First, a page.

When my mother-in-law was a young girl, a traveling ballet troupe came to her small town in Georgia. Sitting in the hard seats of the auditorium, she and her friends marveled at the grace and the beauty of the dancers. In Newnan, Georgia in the 1950s, a ballet dancer was as exotic as a gazelle or an elephant. The women moved like angels. The men, so strong and lithe, were a revelation. In an especially moving pas de deux, a male dancer took a ballerina in his arms and lifted her right up off the floor and turned around, slowly, slowly. As he turned his back to the audience, a huge mole asserted itself through the seat of his white tights, straining against the stretchy fabric as if it wanted to get out and walk amongst the audience. The way my mother-in-law remembers it, it was about the size of a halved new potato. The little girls spent the rest of the performance watching for the mole to rotate back into view, and stifling their laughter when it did.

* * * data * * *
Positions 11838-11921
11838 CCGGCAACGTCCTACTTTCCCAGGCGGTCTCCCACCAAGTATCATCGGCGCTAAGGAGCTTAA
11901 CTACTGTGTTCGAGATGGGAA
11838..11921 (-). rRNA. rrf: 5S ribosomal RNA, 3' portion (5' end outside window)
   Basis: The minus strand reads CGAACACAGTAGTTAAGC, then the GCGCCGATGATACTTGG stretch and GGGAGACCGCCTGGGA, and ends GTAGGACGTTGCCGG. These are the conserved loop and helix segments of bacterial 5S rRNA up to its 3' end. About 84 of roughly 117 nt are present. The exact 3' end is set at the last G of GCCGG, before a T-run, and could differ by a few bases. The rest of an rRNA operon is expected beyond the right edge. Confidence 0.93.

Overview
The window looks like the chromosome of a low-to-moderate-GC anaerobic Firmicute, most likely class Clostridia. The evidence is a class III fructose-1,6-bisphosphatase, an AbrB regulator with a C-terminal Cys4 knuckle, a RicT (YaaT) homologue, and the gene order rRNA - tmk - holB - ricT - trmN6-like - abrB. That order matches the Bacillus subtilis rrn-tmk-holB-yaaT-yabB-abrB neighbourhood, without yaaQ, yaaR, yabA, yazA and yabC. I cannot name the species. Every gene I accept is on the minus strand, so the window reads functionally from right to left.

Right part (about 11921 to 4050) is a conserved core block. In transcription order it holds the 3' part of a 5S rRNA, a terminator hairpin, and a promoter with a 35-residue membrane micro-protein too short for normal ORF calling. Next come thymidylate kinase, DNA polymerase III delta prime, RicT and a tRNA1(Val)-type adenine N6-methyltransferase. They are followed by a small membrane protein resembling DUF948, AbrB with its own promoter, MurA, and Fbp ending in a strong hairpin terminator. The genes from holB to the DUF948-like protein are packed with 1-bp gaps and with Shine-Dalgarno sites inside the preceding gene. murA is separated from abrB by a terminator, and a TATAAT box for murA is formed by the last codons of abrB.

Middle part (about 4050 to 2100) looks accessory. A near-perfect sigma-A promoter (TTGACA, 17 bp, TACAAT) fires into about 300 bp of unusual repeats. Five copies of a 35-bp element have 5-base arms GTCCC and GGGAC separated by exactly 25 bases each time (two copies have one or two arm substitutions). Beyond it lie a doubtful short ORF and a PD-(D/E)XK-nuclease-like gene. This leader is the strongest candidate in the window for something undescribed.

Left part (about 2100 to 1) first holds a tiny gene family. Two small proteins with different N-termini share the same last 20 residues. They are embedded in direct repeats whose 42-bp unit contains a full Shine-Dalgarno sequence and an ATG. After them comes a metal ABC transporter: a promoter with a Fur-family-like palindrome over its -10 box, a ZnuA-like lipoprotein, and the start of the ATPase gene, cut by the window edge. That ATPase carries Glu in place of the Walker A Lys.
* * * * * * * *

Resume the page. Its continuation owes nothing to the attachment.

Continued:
That was nearly sixty years ago. My mother-in-law still remembers that first ballet she ever saw. But mostly she remembers the mole. There's more than one way to get exposed to culture.